Sugar Technology
On-line News

January 2008

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Just like the Great War, the armistice in the North American sugar war was scheduled well in advance of the cessation. Under NAFTA, it happened as we moved from last year to this so that as you read this Mexico could, theoretically, be swamping the USA with sugar. In practice both sides are worried that their market will be swamped by cheap imports from the other.

Last crop year Mexico produced a surplus of several hundred thousand tons of sugar and could make a lot more in its 57 factories. The problem is that its industry is not efficient and is strike ridden so perhaps the US producers have less to fear than they think.


Florida Crystals, through its ASR subsidiary [Domino that was], has purchased the San Nicolas cane factory in the Veracruz state of Mexico. San Nicolas is a relatively small factory which produces about 75 000 tons of what the Mexicans call ‘superior’ sugar.

Meanwhile, the sale of Tate & Lyle’s 49% shareholding in Mexico’s Saenz group to ED&F Man received approval from the government just before Christmas and the deal was completed on December 28.


There seems to be another row or two brewing between the Caribbean countries and the EU over sugar. The EU is saying that sugar produced in one of the APC countries and processed in another [as would be the case if the long mooted Trinidad refinery went ahead] loses its APC origin. The EU also wants to keep Caribbean sugar out of Guadeloupe and Martinique, islands which are legally part of France and hence within the EU. The fundamental issue is, of course, that none of the Caribbean countries are LDC’s and therefore don’t qualify for the EBA programme : they essentially rely on Europe’s ‘good’ will.


The beet factory in York was closed at the end of the last campaign but it was run again during December : for just one week. Apparently the EU insisted that British Sugar demonstrated that the factory was ‘operational’ if it was to be considered for a particular closure grant so BS shipped in thick syrup from another factory and made sugar.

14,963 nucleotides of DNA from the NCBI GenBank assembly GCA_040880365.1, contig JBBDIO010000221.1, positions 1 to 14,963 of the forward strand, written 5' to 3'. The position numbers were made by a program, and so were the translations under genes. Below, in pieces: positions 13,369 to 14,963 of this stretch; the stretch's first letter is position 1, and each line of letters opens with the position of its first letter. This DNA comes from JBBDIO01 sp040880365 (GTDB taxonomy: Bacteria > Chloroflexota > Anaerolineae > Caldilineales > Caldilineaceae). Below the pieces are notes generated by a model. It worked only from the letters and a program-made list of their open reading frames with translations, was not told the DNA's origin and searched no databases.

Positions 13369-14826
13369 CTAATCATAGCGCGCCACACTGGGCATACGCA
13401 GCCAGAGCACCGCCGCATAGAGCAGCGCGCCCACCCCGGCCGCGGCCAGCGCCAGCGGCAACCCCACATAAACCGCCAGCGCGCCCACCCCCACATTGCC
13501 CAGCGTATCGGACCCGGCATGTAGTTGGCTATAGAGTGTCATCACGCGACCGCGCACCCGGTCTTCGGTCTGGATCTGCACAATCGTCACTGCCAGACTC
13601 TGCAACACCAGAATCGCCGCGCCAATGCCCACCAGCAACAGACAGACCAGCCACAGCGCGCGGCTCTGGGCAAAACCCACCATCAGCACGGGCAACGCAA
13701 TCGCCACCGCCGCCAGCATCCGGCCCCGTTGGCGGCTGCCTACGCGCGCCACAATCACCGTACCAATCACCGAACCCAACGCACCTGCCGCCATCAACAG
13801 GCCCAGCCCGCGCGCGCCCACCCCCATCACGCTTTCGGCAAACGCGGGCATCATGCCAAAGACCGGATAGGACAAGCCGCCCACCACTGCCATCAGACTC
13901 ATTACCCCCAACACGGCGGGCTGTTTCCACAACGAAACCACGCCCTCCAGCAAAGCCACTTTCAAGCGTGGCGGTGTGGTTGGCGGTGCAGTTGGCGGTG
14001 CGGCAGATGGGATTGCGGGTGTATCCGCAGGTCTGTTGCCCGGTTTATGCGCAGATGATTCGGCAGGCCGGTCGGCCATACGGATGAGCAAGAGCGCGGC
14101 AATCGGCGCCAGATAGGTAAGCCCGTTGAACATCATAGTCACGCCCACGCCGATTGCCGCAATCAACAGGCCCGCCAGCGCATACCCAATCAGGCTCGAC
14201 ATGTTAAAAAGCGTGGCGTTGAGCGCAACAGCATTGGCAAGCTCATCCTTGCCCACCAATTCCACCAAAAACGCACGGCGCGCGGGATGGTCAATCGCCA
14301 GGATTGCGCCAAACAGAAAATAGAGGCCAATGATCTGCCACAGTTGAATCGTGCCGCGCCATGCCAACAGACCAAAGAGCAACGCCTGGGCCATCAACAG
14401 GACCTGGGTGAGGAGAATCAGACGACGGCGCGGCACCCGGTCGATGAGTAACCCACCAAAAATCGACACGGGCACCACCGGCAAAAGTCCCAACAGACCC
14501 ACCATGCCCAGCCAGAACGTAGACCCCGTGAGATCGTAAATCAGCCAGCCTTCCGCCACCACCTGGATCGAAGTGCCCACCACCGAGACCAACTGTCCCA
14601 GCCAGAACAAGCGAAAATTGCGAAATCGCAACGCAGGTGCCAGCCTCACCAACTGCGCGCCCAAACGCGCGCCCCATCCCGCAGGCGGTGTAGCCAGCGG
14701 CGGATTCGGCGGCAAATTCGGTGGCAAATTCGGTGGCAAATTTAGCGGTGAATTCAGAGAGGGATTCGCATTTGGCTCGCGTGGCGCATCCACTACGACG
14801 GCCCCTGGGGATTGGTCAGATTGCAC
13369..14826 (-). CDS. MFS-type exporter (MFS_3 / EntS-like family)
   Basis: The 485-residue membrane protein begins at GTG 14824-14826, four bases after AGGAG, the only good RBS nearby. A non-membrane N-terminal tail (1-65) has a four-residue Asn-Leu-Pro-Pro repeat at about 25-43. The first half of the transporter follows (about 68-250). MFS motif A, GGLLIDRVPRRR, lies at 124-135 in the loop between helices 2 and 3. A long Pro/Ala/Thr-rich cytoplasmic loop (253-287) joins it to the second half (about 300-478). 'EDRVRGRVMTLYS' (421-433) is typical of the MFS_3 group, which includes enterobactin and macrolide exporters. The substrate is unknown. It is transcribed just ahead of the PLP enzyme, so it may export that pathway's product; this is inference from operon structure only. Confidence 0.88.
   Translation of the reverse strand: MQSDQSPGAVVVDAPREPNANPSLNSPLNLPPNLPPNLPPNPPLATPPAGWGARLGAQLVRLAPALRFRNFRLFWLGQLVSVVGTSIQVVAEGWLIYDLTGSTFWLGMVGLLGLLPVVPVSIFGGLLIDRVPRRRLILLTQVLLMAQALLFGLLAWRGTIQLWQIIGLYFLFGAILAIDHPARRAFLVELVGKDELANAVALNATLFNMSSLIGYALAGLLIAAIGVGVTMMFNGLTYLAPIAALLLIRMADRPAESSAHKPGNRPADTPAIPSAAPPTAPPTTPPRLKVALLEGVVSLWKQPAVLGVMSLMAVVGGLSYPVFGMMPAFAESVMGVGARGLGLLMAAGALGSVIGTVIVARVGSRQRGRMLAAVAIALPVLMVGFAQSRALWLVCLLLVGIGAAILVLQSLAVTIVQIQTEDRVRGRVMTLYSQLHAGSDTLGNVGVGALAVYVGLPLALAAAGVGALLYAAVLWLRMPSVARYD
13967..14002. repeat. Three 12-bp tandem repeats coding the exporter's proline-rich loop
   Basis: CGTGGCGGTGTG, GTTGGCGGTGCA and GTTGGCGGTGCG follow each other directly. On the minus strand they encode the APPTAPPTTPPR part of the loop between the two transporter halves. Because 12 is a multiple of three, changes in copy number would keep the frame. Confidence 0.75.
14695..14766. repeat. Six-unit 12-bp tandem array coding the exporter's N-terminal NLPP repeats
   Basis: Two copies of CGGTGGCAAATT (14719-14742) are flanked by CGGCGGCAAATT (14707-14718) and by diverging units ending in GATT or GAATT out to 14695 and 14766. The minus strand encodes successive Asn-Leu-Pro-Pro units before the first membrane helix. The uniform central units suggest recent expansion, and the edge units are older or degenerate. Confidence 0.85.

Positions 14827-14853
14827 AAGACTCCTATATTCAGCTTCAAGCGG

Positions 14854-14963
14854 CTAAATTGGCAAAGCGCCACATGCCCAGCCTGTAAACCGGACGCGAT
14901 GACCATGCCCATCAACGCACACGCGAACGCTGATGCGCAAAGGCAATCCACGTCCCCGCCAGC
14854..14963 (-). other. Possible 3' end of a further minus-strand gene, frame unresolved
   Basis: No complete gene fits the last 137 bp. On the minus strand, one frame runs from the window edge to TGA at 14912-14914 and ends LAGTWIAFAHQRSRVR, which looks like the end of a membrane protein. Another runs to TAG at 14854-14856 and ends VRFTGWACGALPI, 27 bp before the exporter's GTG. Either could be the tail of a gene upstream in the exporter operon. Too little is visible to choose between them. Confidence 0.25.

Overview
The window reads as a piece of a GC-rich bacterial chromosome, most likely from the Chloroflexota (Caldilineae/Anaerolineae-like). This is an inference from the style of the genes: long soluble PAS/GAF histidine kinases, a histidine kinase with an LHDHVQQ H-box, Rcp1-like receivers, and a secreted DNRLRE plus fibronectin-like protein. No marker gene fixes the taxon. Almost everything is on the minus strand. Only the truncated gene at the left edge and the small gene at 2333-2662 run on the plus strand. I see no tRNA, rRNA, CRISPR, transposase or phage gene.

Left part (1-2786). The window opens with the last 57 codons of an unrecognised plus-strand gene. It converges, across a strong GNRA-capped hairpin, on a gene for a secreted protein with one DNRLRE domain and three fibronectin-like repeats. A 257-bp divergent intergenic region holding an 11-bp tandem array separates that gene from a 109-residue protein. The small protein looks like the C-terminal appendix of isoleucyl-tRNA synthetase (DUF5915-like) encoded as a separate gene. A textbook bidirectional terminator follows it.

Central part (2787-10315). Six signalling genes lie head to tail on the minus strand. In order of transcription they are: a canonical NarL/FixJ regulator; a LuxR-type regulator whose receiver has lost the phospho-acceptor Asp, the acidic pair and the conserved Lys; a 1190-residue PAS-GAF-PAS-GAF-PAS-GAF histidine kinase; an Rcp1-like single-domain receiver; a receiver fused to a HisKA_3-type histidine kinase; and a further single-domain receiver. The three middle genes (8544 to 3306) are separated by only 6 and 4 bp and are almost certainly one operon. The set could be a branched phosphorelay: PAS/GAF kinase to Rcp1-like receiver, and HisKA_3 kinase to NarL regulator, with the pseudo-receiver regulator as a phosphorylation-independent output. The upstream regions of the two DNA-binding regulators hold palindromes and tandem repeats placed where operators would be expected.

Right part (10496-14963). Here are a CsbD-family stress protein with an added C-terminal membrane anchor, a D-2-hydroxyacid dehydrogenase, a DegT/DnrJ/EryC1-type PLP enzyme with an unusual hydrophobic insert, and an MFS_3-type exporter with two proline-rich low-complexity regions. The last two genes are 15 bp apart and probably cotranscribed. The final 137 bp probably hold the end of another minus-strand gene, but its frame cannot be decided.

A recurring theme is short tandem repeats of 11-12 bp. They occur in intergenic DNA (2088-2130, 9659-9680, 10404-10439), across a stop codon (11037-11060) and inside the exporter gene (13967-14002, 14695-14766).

Belgium’s Iscal Sugar, owned by the Lippens family and hence cousin to Australia’s Bundaberg, has announced the closure of its larger factory at Moerbeke. In 2006 [the last year for which figures are publicly available] Moerbeke produced 163 548 tons of sugar while Fontenoy, the other factory, only produced 127 592.


Last year we reported that the French sugar group Tereos [Beghin Say that was] had purchased a 50% stake in Sena, the owner of Marromeu and [the now defunct] Luabo factories in Moçambique. It has now increased its holding – which is held through its Brazilian subsidiary Guarani – from 50 to 75%.


Kakira Sugar, the Madhvani company, has failed in its legal bid to stop the another factory from being erected close to its own. The construction of the new factory, Mayuge Sugar, started almost immediately afterwards, only 16 km from Kakira. Whether Kakira should be concerned is another matter : the owners of Mayuge intend to only spend US$5 million initially and plan to crush 500 tcd from March 2009. [Kakira must be rated at over 3000 tcd these days.]


The Indian government has implemented its scheme to lend money to sugar mills so that they can pay for the cane they have crushed. Presumably the problem has arisen because of the large surplus created by the large increase in crop size following the encouragement given to new sugar mills by the same government …

The government has also indicated that it is contemplating extending the controversial transport subsidy on sugar exports, currently scheduled to run out in April this year. Last month we reported that Australia and Thailand had lodged a complaint against the subsidy with the WTO.


Khon Kaen Sugar of Thailand has held 50% of the new Koh Kong sugar estate in Cambodia since 2006. It has now announced the establishment of the estate’s 6000 tcd factory, to be finished in early 2009 to coincide with the first commercial crop.


Some Brazilian technologists have been granted a US patent for the use of lecithins to improve the crystal yield of sugar in the pan and subsequent curing. Lecithins are naturally occurring phospholipids so presumably their surfactant properties are affecting the crystallisation in some way. The patent covers doses from as low as 10 ppm up to 200 ppm. You can read more online

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